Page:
Alzheimer Dis Assoc Disord. 2021 Jan-Mar 01;35(1):36-43. doi: 10.1097/WAD.0000000000000426.
Functional Decline and Body Composition Change in Older Adults With Alzheimer Disease: A Retrospective Cohort Study at a Japanese Memory Clinic.
BACKGROUND: There is a dearth of longitudinal data on body composition, function, and physical performance in persons with Alzheimer's disease (AD).
OBJECTIVES: The aim was to describe the trajectories of function, body composition, and physical performance in older adults with AD.
METHODS: In this retrospective cohort study, data were collected from older adults (n=1402) diagnosed with AD (mean age: 78.1窶謁 old, women: 69.3%). Cognitive function was assessed using the mini-mental state examination. Proxy-reported instrumental and basic activities of daily living were assessed using the Lawton and Barthel indexes. Body composition was assessed using bioelectrical impedance analysis. Physical performance was assessed using the timed up and go test and grip strength.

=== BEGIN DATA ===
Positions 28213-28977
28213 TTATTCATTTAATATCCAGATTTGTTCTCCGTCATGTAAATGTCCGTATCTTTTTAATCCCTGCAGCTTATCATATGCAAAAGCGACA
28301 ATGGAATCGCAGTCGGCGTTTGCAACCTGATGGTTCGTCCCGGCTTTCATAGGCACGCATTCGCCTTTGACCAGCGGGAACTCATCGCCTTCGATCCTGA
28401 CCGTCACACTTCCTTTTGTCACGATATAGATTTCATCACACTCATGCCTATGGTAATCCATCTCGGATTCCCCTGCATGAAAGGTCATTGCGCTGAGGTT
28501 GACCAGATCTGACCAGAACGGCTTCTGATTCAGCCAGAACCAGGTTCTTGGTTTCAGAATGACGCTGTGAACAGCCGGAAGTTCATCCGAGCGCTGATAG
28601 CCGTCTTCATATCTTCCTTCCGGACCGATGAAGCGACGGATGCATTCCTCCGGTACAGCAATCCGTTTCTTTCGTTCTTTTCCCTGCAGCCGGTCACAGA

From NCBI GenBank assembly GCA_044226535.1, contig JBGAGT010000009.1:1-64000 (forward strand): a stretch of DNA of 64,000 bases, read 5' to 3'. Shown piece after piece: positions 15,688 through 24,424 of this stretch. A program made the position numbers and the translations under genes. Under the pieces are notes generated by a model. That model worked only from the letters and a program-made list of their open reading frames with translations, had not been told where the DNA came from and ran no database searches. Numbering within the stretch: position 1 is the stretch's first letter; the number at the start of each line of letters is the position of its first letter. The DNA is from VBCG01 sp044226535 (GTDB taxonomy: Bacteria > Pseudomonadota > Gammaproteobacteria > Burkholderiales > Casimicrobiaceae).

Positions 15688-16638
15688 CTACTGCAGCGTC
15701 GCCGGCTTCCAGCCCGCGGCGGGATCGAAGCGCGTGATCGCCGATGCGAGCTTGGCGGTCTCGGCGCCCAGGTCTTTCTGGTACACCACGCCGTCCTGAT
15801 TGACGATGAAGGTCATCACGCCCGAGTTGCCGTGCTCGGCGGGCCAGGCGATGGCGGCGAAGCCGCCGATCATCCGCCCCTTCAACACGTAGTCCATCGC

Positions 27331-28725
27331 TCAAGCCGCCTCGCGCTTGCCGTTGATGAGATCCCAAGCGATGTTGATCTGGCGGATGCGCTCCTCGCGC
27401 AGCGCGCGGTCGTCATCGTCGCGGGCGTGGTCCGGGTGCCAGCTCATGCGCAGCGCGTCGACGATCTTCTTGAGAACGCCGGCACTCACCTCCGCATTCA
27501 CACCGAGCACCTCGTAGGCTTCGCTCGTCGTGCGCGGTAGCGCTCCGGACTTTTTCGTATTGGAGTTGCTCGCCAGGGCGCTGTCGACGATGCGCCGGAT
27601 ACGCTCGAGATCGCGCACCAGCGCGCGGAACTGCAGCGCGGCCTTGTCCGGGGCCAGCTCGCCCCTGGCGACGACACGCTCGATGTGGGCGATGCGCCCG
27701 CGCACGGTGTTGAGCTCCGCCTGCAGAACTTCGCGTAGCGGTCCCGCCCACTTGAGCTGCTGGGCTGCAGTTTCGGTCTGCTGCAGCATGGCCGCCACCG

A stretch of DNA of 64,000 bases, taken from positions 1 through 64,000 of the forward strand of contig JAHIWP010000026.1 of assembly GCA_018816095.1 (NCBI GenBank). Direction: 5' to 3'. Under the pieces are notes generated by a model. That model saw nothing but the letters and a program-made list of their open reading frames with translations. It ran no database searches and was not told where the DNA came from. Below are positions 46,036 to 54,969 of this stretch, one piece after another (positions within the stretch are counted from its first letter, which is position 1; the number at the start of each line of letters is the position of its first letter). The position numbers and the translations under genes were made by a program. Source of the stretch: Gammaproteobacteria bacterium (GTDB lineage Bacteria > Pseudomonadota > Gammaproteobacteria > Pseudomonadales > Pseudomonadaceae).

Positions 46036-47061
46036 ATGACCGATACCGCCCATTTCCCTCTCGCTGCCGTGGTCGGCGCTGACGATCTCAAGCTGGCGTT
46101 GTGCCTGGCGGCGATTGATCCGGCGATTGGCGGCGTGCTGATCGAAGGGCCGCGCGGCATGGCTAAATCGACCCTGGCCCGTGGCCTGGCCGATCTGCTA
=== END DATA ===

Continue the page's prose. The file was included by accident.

RESULTS: Median (interquartile range) of follow-up time was 2.2 (1.2 to 3.6) years. Participants' mini-mental state examination score, Barthel index, and Lawton index declined over time. Skeletal muscle mass index and physical performance (timed up and go test and grip strength) decreased, while fat mass index increased with time. No significant changes or slight decline in weight and body mass index was observed.
CONCLUSIONS: Muscle mass and physical performance are likely to decline in older adults with AD. Clinicians should assess muscle mass and physical performance trajectories regularly in these patients and intervene appropriately.